My son is alive. He survived birth and is truly the ember in my internal fire that nobody can put out. He is named after my brother who passed away (the reason behind my grey tie). That’s not to say everything is free of worry or stress, as he still has continuous visits to the Children’s Hospital to see specialists. Before he was born, it was projected that he had a condition call Osteogenesis Imperfecta (more commonly known as OI or “Brittle Bone Disease”). Though after being born and after the initial genetic testing, the hospital determined that he does not have OI. That was great news! After months and months of being told your baby more than likely has a fatal condition that will yield a very short, if any, lifespan, it was cautiously wonderful to learn that diagnosis was retracted. Then, of course, began the journey of “Pandora’s Box” to determine was he DOES have. It’s a question that is still unknown. He was born with bilateral clubbed feet so he has to go through sequential castings to correct that over time. He was casted about a month ago and spent a week in the worst pain I imagine an infant can be in. After a week of constant Hell for him, the Orthopedist said he’d have to wait 6 more weeks to be casted again to see if my son tolerated it better then. Personally, I hate the appointments. Absolutely hate them. The only good one out of the past year that has gone by was the one my son had to go to which was a couple days ago. It was his cardiology appointment to check on a couple conditions my son was born with, one being a PDA (basically where the two chambers of the heart have a hole between them). My son passed his EKG wonderfully and the Cardiologist said his heart was great. So that was a wonderful flash of light in an often very dark and dismal tunnel full of “Dr. Dooms”. I would rather the doctors just leave my son alone now and allow him to live the life they all said he wouldn’t have. But then again, that wouldn’t take away the conditions he needs and deserves treatment for.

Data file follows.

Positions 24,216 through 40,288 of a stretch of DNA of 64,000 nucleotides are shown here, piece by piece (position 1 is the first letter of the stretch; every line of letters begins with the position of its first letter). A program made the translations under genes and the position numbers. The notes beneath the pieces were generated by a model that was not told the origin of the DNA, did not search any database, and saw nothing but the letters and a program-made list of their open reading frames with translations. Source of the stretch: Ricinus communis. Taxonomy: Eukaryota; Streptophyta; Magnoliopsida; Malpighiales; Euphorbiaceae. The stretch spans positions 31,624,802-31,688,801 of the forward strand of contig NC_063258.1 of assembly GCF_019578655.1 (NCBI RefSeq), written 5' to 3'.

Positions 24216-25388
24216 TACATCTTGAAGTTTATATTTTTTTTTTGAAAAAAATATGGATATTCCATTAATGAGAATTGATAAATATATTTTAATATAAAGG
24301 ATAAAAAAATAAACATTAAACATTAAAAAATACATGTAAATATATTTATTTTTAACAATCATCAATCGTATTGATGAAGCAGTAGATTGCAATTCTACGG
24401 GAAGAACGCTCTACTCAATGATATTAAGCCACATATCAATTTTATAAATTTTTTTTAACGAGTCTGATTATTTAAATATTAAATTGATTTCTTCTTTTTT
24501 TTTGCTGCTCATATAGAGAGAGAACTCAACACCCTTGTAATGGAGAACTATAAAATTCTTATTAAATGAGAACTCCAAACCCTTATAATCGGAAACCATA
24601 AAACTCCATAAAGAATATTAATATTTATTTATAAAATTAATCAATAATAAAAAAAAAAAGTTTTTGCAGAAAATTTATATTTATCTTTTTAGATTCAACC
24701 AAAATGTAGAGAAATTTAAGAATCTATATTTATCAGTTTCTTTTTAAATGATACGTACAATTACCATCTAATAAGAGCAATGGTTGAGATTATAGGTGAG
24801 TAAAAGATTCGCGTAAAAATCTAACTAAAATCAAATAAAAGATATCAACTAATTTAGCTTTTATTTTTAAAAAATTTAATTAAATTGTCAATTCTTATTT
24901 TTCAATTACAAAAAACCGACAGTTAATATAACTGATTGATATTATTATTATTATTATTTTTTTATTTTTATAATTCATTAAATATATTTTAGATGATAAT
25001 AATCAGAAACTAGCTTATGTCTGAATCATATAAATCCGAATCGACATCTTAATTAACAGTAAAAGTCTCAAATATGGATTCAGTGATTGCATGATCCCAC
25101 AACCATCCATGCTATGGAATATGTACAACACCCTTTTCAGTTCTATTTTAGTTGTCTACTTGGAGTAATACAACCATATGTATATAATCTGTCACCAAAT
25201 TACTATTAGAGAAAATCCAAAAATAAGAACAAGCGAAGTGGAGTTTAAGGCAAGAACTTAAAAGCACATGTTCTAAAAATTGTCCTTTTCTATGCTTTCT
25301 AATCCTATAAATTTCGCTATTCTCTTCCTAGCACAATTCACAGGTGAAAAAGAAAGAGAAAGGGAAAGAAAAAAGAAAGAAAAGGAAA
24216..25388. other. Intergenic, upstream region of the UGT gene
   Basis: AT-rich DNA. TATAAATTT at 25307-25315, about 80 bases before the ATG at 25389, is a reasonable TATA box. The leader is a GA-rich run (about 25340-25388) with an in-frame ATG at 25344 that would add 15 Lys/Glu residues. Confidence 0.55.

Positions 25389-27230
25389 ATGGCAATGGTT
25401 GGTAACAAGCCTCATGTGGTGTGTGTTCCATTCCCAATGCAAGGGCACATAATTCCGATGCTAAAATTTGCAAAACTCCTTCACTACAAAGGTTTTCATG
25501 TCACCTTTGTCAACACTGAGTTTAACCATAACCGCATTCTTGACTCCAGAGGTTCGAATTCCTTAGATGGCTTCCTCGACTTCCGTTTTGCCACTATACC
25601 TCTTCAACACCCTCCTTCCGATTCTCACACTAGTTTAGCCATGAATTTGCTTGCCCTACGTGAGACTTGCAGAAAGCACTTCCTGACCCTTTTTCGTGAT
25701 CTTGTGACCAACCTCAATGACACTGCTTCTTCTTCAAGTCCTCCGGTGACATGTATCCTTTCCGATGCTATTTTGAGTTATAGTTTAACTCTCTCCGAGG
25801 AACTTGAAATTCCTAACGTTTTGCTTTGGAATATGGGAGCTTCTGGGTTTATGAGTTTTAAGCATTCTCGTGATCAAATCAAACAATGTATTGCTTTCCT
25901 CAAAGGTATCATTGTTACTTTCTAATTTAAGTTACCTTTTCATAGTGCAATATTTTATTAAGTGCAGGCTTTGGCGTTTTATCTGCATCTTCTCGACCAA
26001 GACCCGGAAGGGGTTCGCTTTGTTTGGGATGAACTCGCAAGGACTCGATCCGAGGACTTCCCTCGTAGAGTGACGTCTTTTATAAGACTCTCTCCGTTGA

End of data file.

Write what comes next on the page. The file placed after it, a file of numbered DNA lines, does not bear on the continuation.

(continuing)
In short, my son is doing great. He’s amazing and I want to give him the very best life I possibly can until he buries me and NOT the other way around. Thank you to everyone who asked about him and left heartwarming comments on my post. I apologize for not responding to every comment, as expressing my genuine appreciation on every comment would certainly present it in a watered-down manner that simply would not do it justice. Also, my son absolutely loves Gigglebellies… They make me want to headbutt the wall sometimes, but they keep his attention and allow me to drink my coffee (somewhat) so it’s a fair trade.

 

So what is the future of Stenosis? Is there a future? Is Stenosis done? The best answer would be to say that the questions alone just confuse me. I’ve spent so much time trying to do things I thought fans would like that I’ve completely ignored what it is that I like. It’s become too complicated in my own mind, needlessly. When making a video for YouTube, for example, I’ve first asked if I think people will enjoy it and then I secondarily and faintly ask if I enjoy it. Through the process I’ve learned that the vast majority of the “relationships” people have with Stenosis are consumerism and not personal; backwards of what I imagined. So that makes it to where you can’t win. For a while now I’ve just retracted and tried to separate myself from that stress. My son has, and always will be, more important than trying to figure out why people are disliking my videos.